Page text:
Climate change high on agenda as British Deputy PM John Prescott visits Prague

John Prescott, photo: CTK

The environment was high on the agenda during a short visit to Prague by British Deputy Prime Minister John Prescott. He launched a youth forum on climate change, and also discussed the subject with Czech Prime Minister Mirek Topolanek and Foreign Minister Alexandr Vondra. Other issues discussed included the Czech Republic's presidency of the European Union in the first half of 2009. Mr Prescott spoke briefly to the media on Wednesday, and was first asked whether he was aware of Czech President Vaclav Klaus's skepticism as to whether mankind is responsible for global warming.

John Prescott, photo: CTK
"Well, I think when people are skeptical...he's a known economist and properly he's got doubts about it. He's not on his own here in the Czech Republic. But there is a proper debate going on. First of all whether you accept the science - I certainly do, our country does and I think Europe does now - that there is a man-made problem and we need man-made solutions for them. But it has to be based on rationale, argument, not extreme arguments - and I agree very much with what the president said about that.

"That's why I brought this particular book here [holds up book], which we commissioned. It's an independent report by the Stern Committee, which was in fact to look at the economic consequences. If we implement the measures and changes to deal with greenhouse gases, will it have an effect on our economic growth? Will it have an effect on our competitiveness?

John Prescott and Mirek Topolanek, photo: CTK
"Those are real questions that you're debating here. I can tell you that after ten years of British experience we have had a tremendous amount of growth, the longest period of economic growth, we've been able to achieve our Kyoto targets, as indeed you have here in the Czech Republic. We've shown that you can have greater efficiency and greater competitiveness with environmental objectives."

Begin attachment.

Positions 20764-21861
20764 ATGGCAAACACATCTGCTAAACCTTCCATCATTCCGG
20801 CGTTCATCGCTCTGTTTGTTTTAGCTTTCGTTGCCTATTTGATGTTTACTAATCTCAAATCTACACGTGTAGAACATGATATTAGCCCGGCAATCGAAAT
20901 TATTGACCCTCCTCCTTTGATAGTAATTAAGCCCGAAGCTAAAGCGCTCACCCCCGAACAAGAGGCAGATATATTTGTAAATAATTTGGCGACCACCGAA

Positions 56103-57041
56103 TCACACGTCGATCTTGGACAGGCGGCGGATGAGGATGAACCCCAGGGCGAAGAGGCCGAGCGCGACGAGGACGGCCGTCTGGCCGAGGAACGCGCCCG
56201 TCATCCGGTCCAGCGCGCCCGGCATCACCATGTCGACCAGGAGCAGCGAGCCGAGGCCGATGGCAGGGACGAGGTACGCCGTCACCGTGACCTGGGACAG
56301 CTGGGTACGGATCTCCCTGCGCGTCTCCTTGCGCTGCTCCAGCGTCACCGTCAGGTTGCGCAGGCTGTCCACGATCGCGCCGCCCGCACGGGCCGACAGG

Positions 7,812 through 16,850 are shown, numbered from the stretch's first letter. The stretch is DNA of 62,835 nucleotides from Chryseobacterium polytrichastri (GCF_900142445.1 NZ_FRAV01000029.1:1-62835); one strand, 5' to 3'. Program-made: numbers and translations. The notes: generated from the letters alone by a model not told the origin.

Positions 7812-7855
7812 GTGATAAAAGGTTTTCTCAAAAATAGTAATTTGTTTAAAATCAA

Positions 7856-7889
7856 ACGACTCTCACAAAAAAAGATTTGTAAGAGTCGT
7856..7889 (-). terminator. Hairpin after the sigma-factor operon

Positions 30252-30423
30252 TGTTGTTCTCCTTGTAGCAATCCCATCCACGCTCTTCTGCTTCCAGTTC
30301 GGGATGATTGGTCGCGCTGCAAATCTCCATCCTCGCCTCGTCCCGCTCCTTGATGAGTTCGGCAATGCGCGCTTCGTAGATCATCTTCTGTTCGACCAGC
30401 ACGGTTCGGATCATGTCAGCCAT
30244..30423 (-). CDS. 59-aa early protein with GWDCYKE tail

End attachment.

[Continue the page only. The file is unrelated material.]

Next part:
What would you like to see achieved during the Czech presidency of the EU in two years' time?

"We've been discussing what will be on the Czech presidency. We do think probably the whole reform of European finance, which we have common agreement about, needs changes, the role of the Common Agricultural Policy, and of course constitutional matters.

"These are controversial issues. They may be settled during presidencies before the Czech presidency, but we have common identity of views to agree those if they come before the Czech presidency."

In the last couple of years you've had over half a million immigrants from this part of the world entering the UK. Some people say there are too many, that they're putting pressure on services. What do you say to the influx of Eastern Europeans to the UK?

Photo: European Commission
"I say they're a contribution to our economy. In fact if you look at the growth, we've had the largest amount of growth of any European country. That is a lot to do with the amount of people that have come in with different skills. We've had difficulty with unskilled labour coming in - we've taken some actions for that.

"But the British economy of growth is about the flexible labour market. Many immigrants come to countries, have contributed very directly to it. When you've got growth economy you need labour, if you don't get into inflationary conditions.

"So we have welcomed them. But we want to do it in a way which doesn't give them any kind of discrimination problems - that's a responsibility for government. But they've certainly contributed to our economic wealth and we welcome that."